President Trump released his “skinny” budget proposal last month, shining a light on some of the values and priorities of his administration. While the proposal is light on detail and includes some deeply troubling elements, it does state that early care and education is of “high priority.” Those interested in understanding how President Trump might approach early care and education need to look to the child care proposal that his campaign released last fall. Although a wealth of solid research highlights the importance of prioritizing early care and education for the disadvantaged, the President’s existing plan would do little to help families that are truly struggling to afford the high cost of child care. This blog post examines three main components of the President’s early care and education proposal: tax deductions, tax-preferred savings accounts, and tax rebates.
The Proposed Child Care Tax Deduction Would Overwhelmingly Benefit Families With High Incomes
President Trump’s proposal would provide a tax deduction worth the value of the average cost of care, based on age, in each state for children under the age of 13. Families would qualify for this deduction regardless of whether they have child care expenses. For example, a family with a stay-at-home parent could claim the deduction even if their children are not in formal, paid care. Tax deductions lower a family’s taxable income. This means that the higher a family’s income tax bracket, the larger the benefit it receives. To illustrate, let’s say the average annual cost of child care for a 2-year-old in California is $10,000. A family in the current high-income 33 percent tax bracket could use the deduction to reduce their tax owed by $3,300. Meanwhile, a family that is less well off — in the lower-income 15 percent tax bracket — could only reduce their tax owed by $1,500. What’s more, the income eligibility limits for this proposed tax deduction are extremely high — it’s available to single parents with incomes up to $250,000 and two parents with incomes up to $500,000 — and the deduction would even assist families with incomes in the top 5 percent of households in the US.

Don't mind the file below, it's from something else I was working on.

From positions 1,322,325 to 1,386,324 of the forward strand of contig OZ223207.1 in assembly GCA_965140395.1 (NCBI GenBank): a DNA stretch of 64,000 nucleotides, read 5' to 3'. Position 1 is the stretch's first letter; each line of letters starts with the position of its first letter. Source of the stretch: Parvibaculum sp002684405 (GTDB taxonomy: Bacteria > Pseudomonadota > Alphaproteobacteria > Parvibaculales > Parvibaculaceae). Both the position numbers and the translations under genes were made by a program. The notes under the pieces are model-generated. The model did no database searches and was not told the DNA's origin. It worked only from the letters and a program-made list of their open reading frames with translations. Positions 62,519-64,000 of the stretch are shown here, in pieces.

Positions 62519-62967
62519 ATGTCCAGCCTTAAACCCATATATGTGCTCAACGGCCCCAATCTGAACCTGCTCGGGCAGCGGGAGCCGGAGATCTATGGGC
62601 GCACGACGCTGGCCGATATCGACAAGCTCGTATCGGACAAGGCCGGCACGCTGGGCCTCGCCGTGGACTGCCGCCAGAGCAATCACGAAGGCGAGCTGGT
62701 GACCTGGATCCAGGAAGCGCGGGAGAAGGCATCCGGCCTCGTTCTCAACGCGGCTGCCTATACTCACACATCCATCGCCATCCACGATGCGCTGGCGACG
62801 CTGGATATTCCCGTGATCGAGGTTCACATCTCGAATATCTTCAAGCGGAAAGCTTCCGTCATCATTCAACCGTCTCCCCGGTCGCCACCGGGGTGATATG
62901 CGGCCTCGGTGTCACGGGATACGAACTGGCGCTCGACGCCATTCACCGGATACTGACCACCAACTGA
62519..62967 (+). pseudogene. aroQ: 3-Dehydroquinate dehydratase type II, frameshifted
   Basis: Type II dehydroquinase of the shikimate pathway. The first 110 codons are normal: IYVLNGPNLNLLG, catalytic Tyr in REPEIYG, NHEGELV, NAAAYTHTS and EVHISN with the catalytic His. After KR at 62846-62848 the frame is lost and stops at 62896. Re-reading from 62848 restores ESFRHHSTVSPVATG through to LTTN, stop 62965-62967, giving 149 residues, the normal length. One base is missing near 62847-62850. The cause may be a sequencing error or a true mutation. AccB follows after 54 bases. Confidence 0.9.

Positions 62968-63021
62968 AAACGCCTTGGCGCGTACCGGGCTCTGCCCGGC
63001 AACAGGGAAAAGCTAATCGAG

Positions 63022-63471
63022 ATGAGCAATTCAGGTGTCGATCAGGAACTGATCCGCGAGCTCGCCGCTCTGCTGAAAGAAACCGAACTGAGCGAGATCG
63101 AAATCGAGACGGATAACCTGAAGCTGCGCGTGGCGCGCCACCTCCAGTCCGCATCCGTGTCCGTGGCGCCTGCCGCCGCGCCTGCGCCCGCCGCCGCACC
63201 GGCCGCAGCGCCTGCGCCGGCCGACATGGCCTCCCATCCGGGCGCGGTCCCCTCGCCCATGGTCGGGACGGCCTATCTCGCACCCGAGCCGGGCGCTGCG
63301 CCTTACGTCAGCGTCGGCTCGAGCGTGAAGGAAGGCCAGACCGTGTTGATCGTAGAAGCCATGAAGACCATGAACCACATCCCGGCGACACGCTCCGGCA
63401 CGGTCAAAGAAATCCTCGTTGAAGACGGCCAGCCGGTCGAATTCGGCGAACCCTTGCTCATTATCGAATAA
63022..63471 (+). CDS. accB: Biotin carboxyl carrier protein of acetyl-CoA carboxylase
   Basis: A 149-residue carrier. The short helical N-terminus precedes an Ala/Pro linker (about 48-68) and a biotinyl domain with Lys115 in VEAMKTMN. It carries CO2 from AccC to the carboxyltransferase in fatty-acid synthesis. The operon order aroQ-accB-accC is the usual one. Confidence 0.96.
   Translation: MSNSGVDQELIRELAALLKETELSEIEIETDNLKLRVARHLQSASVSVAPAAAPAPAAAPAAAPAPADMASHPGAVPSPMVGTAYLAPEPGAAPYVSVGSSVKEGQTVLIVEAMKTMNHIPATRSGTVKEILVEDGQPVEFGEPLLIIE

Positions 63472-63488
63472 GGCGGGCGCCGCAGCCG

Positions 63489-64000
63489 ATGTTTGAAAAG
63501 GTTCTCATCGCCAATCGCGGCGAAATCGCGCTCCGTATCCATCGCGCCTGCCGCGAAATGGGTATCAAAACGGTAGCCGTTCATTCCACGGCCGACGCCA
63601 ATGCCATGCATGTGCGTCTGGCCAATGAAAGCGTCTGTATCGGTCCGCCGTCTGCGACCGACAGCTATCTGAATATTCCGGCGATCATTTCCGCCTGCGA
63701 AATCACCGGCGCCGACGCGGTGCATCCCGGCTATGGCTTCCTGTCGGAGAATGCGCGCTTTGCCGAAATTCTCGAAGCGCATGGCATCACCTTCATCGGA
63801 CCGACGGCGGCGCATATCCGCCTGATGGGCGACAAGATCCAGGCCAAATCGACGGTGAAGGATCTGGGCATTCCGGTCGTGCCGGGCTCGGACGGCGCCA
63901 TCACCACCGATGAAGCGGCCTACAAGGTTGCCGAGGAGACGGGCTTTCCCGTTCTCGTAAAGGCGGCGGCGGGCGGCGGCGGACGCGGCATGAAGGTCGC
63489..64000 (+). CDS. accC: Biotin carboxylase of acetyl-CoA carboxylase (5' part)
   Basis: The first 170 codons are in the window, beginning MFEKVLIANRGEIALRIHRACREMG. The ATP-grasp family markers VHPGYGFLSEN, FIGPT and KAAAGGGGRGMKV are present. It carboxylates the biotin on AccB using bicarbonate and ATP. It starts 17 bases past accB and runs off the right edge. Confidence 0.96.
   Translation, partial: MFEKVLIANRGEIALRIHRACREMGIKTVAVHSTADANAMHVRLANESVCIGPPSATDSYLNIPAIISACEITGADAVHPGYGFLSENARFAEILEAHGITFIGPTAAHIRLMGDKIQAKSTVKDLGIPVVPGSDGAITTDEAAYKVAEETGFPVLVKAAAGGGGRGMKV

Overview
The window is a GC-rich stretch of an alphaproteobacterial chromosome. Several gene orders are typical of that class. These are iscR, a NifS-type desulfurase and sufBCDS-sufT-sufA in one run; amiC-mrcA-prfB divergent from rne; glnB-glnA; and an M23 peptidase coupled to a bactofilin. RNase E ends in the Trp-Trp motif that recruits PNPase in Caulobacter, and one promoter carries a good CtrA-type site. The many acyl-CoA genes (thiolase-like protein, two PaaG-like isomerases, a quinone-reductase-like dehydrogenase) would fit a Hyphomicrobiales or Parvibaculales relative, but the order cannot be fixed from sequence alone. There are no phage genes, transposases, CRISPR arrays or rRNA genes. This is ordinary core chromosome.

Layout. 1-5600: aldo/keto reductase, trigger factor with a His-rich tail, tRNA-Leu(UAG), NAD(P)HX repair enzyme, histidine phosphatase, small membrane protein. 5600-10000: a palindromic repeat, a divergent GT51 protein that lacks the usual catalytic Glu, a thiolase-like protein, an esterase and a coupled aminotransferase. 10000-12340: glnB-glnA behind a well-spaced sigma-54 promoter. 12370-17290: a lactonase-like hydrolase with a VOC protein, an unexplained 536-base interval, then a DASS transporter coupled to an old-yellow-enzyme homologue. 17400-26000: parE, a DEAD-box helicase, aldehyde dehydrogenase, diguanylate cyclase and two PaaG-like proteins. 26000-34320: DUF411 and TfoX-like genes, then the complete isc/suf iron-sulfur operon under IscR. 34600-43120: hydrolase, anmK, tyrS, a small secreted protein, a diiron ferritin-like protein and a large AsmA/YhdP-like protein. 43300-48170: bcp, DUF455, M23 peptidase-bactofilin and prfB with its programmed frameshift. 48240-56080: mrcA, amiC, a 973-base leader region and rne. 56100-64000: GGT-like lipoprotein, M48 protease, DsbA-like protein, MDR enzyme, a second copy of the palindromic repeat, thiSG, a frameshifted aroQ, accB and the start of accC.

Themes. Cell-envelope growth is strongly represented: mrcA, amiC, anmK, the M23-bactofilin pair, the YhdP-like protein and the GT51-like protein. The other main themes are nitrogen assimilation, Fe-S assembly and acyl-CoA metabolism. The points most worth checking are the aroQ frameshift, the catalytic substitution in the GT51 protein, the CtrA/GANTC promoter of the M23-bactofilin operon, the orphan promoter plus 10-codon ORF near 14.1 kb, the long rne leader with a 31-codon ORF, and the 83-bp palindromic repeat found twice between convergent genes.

The proposed tax deduction falls far short of providing meaningful support to low- and middle- income families struggling the most to afford the high cost of child care. Further, in order to even take advantage of a tax deduction, families must earn enough to owe federal income taxes. If their incomes aren’t high enough, the tax deduction would be useless. In fact, the United States once had a federal tax deduction for child care expenses, but it was converted to a tax credit — the existing Child and Dependent Care Tax Credit — in 1976 because the deduction was deemed inequitable.
The Dependent Care Savings Account Would Strongly Favor Families With High Incomes While Providing Little Benefit to Lower-Income Families
The second component of President Trump’s child care plan is a tax-preferred savings account: the Dependent Care Savings Account (DCSA). The DCSA would allow families to save up to $2,000 per child per year up to the age of 17 for a variety of expenses like private school or extracurricular activities — that is, not just child care. Eventually, if a balance remains after covering eligible expenses, families could use these dollars to pay for college tuition. Contributions to a DCSA would not be taxed, which is why they are referred to as “tax-preferred” savings accounts, and families with any income — $10,000 or $1,000,000 or more — could take advantage of the DCSA. For families with low incomes, the federal government would match 50 percent of the first $1,000 deposited into a DCSA each year — a maximum of $500 per child per year.
As a way of helping families with the high cost of child care, a tax-preferred savings account is an ill-advised approach. Families who are living paycheck to paycheck would find it very difficult to put money into a special savings account when they don’t have enough cash on hand to pay for current child care expenses, much less diapers, rent, or bus tickets. Finally, much like President Trump’s proposed child care tax deduction, the DCSA would overwhelmingly benefit higher-income families. The higher a family’s income tax bracket, the greater the tax savings from any dollars placed into this savings account.
The Tax Rebates Would Do Little to Defray the High Cost of Child Care